Truths are illusions that we have forgotten they are
Friedrich Nietzsche - Philosopher (1844-1900)
It can be difficult to put oneself in another's shoes. There are many cognitive biases that help explain some of these difficulties. Nevertheless, in some cases, reality itself seems to be altered and it becomes tricky to conceive of the other person's perception. But what about when it comes to our own perception?
Anorexia nervosa is an eating disorder characterized by a restriction of food intake over a prolonged period of time, resulting in significant weight loss of the subject associated with a certain satisfaction in losing weight and a phobia of gaining weight. Subjects have an altered self-perception giving them the impression of being permanently overweight and limiting their ability to consider the severity of their thinness.
How are these alterations in self-perception formed? How is this maintained? This is what Dewi Guardia seeks to understand in her dissertation entitled "Body representation and anorexia nervosa: from sensory integration to action: a neurocognitive approach to the phenomenon of body distortion."
Why read this dissertation
The author invites us through her research to better understand body representation and its study. Dewi Guardia's narration and perspective on the articles make this manuscript playful, clear, and accomplished.
The whole constitutes an accessible work revealing surprising and sometimes intriguing methods of study.
"Everyone agrees today that there is a disorder of body representation in anorexia nervosa, and that special attention should be paid to it, both diagnostically and in terms of prognosis and therapy.
The ambition of this thesis is to try to understand a little better the mechanisms underlying these body distortions by proposing to enrich the physiopathological discussion with a neuropsychological view. It aims to explain one of the stages of the process of anorectic decompensation based on the elaboration and maintenance of false beliefs in relation to the profound changes in the body experience. But, before going any further, it is important to define what we mean by body representations and which dimensions we propose to explore. The writing plan of this thesis was elaborated in this sense.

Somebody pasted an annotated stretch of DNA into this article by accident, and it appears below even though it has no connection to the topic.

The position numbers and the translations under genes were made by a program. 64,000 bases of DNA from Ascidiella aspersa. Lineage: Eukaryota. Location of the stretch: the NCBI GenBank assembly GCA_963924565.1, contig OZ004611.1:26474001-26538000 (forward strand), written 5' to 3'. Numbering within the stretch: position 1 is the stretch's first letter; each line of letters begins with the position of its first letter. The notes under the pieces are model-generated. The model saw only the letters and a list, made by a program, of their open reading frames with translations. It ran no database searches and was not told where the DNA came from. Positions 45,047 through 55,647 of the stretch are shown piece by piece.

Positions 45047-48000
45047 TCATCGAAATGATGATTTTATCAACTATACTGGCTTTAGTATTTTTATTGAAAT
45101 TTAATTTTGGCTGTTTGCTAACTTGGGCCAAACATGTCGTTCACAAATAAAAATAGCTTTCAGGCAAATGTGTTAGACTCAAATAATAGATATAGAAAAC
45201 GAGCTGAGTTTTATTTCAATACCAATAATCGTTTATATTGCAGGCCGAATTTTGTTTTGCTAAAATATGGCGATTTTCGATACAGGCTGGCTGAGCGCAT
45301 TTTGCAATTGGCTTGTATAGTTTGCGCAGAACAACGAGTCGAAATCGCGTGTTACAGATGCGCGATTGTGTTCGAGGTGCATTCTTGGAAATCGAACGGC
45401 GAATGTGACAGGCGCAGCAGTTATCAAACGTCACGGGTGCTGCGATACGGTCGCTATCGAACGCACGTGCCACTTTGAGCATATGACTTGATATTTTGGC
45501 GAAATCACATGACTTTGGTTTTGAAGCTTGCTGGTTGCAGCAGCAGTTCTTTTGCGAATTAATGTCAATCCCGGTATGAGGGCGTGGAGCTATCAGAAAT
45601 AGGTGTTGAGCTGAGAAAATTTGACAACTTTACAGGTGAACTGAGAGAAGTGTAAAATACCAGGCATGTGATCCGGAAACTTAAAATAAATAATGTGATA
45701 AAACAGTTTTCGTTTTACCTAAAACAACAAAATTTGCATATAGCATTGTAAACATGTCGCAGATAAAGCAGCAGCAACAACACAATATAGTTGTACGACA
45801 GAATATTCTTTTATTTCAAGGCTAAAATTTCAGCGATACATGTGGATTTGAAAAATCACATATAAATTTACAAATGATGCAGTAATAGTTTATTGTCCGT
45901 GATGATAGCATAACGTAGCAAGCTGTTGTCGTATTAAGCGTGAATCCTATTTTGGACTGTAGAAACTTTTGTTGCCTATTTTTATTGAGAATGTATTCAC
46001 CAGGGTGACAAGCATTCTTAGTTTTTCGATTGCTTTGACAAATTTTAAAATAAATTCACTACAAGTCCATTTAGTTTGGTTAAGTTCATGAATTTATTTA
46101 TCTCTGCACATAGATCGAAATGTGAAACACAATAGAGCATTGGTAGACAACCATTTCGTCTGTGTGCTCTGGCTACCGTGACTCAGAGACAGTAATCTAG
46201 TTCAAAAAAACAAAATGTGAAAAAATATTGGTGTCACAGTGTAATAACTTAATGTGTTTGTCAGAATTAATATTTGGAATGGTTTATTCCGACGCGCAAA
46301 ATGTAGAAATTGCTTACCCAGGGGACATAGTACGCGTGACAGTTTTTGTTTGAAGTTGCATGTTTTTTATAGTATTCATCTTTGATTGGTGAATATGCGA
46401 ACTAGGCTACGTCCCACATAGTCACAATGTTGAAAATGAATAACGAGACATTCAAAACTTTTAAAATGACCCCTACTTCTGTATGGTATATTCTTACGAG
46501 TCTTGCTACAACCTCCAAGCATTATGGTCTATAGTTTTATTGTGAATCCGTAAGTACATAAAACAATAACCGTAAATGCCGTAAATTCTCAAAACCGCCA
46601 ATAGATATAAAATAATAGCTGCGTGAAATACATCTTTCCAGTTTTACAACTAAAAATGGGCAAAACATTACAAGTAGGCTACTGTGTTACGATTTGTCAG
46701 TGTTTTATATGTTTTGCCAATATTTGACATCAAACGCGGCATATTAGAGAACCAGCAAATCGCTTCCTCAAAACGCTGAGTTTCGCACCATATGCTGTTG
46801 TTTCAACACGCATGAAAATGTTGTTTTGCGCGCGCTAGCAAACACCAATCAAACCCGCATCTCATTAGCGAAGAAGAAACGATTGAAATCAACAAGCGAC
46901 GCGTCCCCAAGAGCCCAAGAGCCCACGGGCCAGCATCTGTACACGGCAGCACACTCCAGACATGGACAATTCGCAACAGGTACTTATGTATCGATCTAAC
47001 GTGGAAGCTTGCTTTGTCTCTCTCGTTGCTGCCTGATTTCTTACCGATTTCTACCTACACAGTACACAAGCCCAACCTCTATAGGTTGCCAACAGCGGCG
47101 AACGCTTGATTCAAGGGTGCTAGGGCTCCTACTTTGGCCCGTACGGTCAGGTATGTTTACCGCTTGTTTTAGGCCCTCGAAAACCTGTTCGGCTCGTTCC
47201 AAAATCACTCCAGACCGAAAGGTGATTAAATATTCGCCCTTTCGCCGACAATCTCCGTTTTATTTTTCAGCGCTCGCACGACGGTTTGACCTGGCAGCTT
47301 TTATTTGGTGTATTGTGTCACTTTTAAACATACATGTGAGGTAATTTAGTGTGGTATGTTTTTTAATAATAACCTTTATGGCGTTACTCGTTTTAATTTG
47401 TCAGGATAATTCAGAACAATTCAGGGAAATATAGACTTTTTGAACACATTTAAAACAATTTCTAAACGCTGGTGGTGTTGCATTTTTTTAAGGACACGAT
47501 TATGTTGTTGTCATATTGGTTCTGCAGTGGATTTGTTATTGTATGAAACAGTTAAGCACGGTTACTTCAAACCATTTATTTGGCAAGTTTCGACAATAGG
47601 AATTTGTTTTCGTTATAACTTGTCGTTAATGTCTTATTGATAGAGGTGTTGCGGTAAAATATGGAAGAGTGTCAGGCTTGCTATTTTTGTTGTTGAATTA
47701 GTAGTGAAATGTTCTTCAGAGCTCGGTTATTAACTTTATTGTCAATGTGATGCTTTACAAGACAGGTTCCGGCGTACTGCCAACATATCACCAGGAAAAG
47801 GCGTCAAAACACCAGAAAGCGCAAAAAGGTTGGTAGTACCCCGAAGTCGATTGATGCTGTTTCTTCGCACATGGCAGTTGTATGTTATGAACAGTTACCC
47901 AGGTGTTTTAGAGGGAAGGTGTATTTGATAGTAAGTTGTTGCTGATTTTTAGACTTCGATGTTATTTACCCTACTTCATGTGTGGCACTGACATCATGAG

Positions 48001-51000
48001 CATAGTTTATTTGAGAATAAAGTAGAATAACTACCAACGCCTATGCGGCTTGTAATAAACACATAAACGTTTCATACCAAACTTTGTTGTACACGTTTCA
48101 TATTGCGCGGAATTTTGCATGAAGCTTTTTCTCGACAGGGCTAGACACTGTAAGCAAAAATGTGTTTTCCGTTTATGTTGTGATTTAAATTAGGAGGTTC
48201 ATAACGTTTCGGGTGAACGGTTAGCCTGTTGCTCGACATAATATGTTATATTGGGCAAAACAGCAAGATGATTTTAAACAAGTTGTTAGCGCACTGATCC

The first part of this work will aim at removing the ambiguities between the notions of sensation, perception and knowledge which participate in an integrative way to the elaboration of a multitude of representations of the body. Thus, the representations of the body engaged in action will be distinguished from the representations of the body involved in more complex cognitive operations.
The second part of this work will focus on the situated body. We will then address notions such as the definition of spatial coordinates, the use of spatial referentials in order to interact with one's environment, and will attempt to evaluate the existence of perturbations of spatial cognitions in anorexia nervosa, by means of the experimental paradigm of perception of orientations.
The third part of this work will focus on the acting body. We will then attempt to evaluate the repercussions of the patients' bodily distortions on the anticipation and realization of action involving the bodily dimensions, and on the simulation of action carried out by oneself or by others.
Finally, the last chapter will set out the elements of general discussion that follow from the results obtained in the different experiments reported. It will also develop some of the perspectives that this work gives rise to both from a research and therapeutic point of view."
What we learn
The research work carried out by the author highlights a significant number of observations relating to the process of body perception alteration in subjects with anorexia nervosa.
Some of these observations seem to show an inability for some subjects to actualize their body representation. It was already possible to observe significant body distortions during massive weight loss in some patients managed for severe obesity. Thus, despite their measurable weight loss, these patients still felt that they were obese.
The author proposes that this distortion of body representation is the consequence of a phase shift due to a nonactualization between the actual body representation and the one the central nervous system projects to the subject.
Dewi Guardia reveals some of the underlying mechanisms associated with anorexia nervosa. In it, we discover how the body's perception of itself can become distorted by various factors. We thus realize that it can be sometimes more difficult to put ourselves in our own place than in someone else's.
What about you? Are you in tune with yourself?
Work done at the University of Lille 2 and at the Laboratoire de Neurosciences Fonctionnelles et Pathologies (LNFP) within the doctoral school Biology and Health : ED 446 (University of Lille 2) (Lille - France).
Dewi Guardia. Body representation and anorexia nervosa: from sensory integration to action: a neurocognitive approach to the body distortion phenomenon. Human Medicine and Pathology. University of Law and Health - Lille II, 2012. French. ⟨NNT: 2012LIL2S034⟩. ⟨tel-00828513⟩
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